The soldiers will "be taken into our units for several weeks," he said, adding that there would be three levels of training: general combat, "specific needs outlined by the Ukrainians such as logistics" and then training on how to use defense materiel furnished by Ukraine's Western allies.

He said this would be done within the confines of international law, and would "never become co-belligerence because we are not at war. We are helping a country that is at war" following Russia's invasion.

France will also provide Ukraine with Crotale air defense systems, he said, without specifying how many.

Russian strike hits key infrastructure in Kyiv

A missile strike hit an important energy facility near the Ukrainian capital of Kyiv on Saturday, regional governor Oleksiy Kuleba said.

He added that nobody was killed or wounded, but repair teams had been sent to restore power.

The electricity company Ukrenergo warned of possible outages while Kyrylo Tymoshenko, the deputy head of the Ukrainian president's office, asked residents in the Kyiv area to restrict energy use during peak hours from 5 p.m. to 11 p.m.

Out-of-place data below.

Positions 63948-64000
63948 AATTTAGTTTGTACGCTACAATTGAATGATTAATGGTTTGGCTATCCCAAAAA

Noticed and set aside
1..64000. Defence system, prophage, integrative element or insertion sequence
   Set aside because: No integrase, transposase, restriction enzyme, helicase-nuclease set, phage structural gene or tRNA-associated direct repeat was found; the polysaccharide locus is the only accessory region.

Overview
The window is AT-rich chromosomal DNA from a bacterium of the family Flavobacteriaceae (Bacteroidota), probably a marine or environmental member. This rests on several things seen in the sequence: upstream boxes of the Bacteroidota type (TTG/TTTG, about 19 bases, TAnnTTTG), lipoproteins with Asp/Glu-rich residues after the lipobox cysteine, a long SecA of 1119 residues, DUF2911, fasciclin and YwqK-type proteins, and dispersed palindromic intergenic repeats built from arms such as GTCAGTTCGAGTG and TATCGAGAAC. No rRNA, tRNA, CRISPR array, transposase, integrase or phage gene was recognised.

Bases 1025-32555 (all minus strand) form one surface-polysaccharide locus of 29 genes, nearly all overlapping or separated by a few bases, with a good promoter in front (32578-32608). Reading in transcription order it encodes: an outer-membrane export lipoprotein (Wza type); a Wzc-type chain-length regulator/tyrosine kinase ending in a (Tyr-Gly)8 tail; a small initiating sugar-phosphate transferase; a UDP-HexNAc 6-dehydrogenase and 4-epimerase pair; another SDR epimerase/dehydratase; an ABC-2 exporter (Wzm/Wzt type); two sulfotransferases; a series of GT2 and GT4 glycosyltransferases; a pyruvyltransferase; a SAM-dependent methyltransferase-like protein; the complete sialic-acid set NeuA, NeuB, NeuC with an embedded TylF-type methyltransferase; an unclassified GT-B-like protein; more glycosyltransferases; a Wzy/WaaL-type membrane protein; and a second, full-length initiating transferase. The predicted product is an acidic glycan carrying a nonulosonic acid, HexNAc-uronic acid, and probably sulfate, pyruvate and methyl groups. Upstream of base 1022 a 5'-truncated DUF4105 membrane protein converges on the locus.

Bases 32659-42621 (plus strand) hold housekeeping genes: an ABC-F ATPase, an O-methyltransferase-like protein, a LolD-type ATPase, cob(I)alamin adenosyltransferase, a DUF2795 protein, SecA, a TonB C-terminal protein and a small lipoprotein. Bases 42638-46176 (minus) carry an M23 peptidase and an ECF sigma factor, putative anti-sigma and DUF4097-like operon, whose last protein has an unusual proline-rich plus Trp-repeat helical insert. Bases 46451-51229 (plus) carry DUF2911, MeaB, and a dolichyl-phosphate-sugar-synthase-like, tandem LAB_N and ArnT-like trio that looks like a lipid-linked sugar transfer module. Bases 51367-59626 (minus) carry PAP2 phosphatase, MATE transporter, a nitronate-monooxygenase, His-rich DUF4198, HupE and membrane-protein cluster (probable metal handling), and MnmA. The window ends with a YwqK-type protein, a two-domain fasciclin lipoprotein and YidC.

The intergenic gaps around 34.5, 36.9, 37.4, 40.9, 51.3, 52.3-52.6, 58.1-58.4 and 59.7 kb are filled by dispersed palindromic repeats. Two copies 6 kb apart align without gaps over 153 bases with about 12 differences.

The strike comes a day after Russian President Vladimir Putin said that there was no longer a need for massive strikes on Ukraine following a week of missiles targeting infrastructure as well as civilian centers.

Fuel depot in Russia near border with Ukraine catches fire

Vyacheslav Gladkov, the governor of the Russian region of Belgorod that borders Ukraine, sought to place blame on Ukraine for a fire at a fuel depot.

The fire, near the city of Belgorod, was the result of shelling, the governor said. It is a key bottleneck for Russian forces being sent into Ukraine.

On Telegram, Gladkov wrote, "Emergency services are already battling the fire." He added that there is "no danger" that the fire could spread and posted an image of flames and clouds of black smoke rising from the site.

Russian state-run Tass news agency reported that local emergency services said one of ten tanks with residual diesel fuel had caught fire.

Ukrainian ambassador Melnyk departs Berlin

The long-serving Ukrainian ambassador to Germany Andrij Melnyk left Berlin on Saturday to return to Kyiv. His replacement, Oleksii Makeiev, is expected to take over on Monday.

Melnyk was appointed to Berlin in 2015 and has become something of a public figure since the Russian invasion. He has been outspoken in his criticism of Germany's response, but he also garnered criticism himself for some of his comments, most notably telling Chancellor Olaf Scholz not to act like an "offended liver sausage" due to a diplomatic incident between Kyiv and Berlin.